Woodstock’s 2016 Policy Agenda

Written by Dory Rand on February 4, 2016 - 1:51pm

Dory @ Small Business Panel in DC.jpg

Woodstock’s Dory Rand, President, Mary Fran Riley of Accion and Brayden McCarthy of Fundera participate in a Small Business Lending Panel on Capitol Hill
Woodstock President Dory Rand, Mary Fran Riley of Accion, and Brayden McCarthy of Fundera participate in a Small Business Lending Panel on Capitol Hill

As I look at the current landscape in search of barriers to economic security and community prosperity and for opportunities to create effective solutions to those problems, I am excited about the year ahead and about using Woodstock Institute’s applied research, policy analysis, and coalition-building skills to reduce inequality and to increase equitable lending and investments in under served low- and moderate-income (LMI) areas and communities of color, help people and communities build and preserve wealth; and improve access to safe and affordable financial products, services, and systems.

Woodstock will continue to work at local, state, and national levels in 2016 in partnership with existing and new allies. While we will continue to provide extensive regional and Illinois data and technical assistance through our data portal and TA program, we will also use some of the lessons learned from our local data analysis and advocacy efforts to influence developments in other states and at the federal level. Here are some of the highlights of our 2016 policy agenda:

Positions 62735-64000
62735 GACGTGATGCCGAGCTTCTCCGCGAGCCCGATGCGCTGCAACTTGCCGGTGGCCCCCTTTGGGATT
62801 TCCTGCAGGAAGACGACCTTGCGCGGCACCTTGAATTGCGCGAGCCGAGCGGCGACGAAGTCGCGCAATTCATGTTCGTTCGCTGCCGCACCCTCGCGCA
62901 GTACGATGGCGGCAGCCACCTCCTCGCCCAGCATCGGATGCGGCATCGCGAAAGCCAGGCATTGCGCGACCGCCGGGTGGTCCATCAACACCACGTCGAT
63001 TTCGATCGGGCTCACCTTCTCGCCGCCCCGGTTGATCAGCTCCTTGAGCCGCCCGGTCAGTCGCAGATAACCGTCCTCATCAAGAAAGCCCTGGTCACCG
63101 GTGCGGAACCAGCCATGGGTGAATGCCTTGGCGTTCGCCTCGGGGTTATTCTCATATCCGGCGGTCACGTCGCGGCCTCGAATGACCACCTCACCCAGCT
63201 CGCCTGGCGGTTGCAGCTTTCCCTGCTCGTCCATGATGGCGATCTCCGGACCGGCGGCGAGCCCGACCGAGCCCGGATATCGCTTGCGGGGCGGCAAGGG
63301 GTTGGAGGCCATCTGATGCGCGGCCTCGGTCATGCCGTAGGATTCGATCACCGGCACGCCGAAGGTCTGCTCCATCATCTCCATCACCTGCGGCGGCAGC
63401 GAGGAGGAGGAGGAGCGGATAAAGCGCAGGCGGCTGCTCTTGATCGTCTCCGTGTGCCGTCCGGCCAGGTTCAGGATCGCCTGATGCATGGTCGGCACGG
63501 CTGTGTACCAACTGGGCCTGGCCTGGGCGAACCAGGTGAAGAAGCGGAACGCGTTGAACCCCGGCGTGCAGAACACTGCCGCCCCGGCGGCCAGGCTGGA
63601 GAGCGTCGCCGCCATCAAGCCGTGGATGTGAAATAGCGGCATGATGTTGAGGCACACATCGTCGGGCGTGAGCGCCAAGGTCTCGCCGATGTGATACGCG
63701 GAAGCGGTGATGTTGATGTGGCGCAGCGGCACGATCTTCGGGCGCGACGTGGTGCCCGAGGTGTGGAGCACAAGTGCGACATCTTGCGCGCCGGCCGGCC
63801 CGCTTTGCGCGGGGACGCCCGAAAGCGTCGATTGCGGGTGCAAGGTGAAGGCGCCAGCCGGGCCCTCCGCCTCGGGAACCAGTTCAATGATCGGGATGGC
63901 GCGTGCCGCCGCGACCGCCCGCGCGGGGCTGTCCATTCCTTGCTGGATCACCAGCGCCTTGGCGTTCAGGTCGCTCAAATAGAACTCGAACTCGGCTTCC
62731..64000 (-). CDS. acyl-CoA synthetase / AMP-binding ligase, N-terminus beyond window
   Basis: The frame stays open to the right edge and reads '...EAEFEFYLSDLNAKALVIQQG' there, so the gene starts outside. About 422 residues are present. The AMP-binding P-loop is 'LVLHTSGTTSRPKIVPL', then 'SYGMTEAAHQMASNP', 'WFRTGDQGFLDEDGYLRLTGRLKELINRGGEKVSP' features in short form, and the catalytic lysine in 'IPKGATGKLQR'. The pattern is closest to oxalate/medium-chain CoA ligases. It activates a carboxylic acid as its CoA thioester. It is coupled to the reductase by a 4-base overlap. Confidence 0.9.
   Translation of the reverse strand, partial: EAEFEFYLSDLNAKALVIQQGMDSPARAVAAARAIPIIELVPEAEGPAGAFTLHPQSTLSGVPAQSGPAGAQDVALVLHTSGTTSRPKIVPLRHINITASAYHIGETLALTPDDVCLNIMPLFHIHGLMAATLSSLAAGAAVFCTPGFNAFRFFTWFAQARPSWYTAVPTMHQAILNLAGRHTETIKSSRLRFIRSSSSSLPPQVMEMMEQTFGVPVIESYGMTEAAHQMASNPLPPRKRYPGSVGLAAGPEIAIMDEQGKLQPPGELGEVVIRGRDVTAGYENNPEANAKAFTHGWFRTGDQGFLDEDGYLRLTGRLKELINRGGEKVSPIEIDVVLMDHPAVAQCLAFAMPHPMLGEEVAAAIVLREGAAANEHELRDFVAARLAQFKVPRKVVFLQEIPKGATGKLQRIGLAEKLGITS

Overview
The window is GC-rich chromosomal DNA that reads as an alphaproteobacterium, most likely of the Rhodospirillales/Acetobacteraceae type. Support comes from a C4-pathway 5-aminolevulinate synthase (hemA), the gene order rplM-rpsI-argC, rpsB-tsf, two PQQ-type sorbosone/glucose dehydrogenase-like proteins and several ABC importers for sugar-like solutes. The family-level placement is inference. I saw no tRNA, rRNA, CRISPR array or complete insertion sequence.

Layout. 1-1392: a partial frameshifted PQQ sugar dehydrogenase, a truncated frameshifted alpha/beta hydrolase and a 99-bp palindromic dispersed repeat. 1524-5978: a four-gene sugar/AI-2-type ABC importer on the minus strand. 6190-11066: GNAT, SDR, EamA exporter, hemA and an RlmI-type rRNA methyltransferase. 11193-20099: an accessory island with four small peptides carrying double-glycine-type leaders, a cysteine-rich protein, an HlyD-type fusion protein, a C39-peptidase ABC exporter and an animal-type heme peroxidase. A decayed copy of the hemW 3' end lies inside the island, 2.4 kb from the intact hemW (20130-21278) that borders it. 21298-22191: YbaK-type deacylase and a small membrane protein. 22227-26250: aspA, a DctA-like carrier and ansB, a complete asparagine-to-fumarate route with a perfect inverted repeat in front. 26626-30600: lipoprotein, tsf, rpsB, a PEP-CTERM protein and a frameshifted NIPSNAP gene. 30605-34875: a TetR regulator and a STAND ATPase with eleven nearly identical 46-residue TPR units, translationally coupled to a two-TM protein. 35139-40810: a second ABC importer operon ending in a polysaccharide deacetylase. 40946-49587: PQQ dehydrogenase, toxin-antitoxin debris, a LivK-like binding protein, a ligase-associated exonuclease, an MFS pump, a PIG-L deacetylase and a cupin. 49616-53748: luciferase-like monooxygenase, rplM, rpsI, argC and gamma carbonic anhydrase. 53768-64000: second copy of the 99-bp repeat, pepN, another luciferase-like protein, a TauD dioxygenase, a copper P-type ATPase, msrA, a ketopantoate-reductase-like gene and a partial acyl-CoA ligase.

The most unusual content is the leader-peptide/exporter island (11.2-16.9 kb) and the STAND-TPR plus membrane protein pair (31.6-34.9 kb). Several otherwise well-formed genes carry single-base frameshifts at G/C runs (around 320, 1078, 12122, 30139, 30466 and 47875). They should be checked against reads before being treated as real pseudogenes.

Small Business Lending

Spencer Testifies at State Senate hearing on Small Business lending

Woodstock is building on our 2014 report entitled DisCredited, which documented lack of access to traditional loans to small businesses in LMI areas and communities of color in the Chicago region, by partnering with allies including National People’s Action, Main Street Alliance, California Reinvestment Coalition, Accion Chicago, National Community Reinvestment Coalition (NCRC), the Small Business Majority, and others. We will conduct additional research on business lending in other regions, urge the Consumer Financial Protection Bureau (CFPB) to issue strong rules for small business data collection under Dodd-Frank Act section 1071, advocate with state and federal policymakers for effective oversight of predatory online lenders, hold banks accountable for entering into third party relationships with predatory small business lenders, and encourage mainstream banks to make significant investments and traditional small business loans in underserved communities.  Community Development Financial Institutions (CDFIs) such as Accion Chicago, Opportunity Fund in California, and others across the country are seeing more and more small business owners becoming trapped in high-cost online loans from unregulated non-bank lenders. The lack of access to traditional loans and reliance on predatory loans destroys businesses, jobs, and LMI communities that are in most need of jobs and economic development.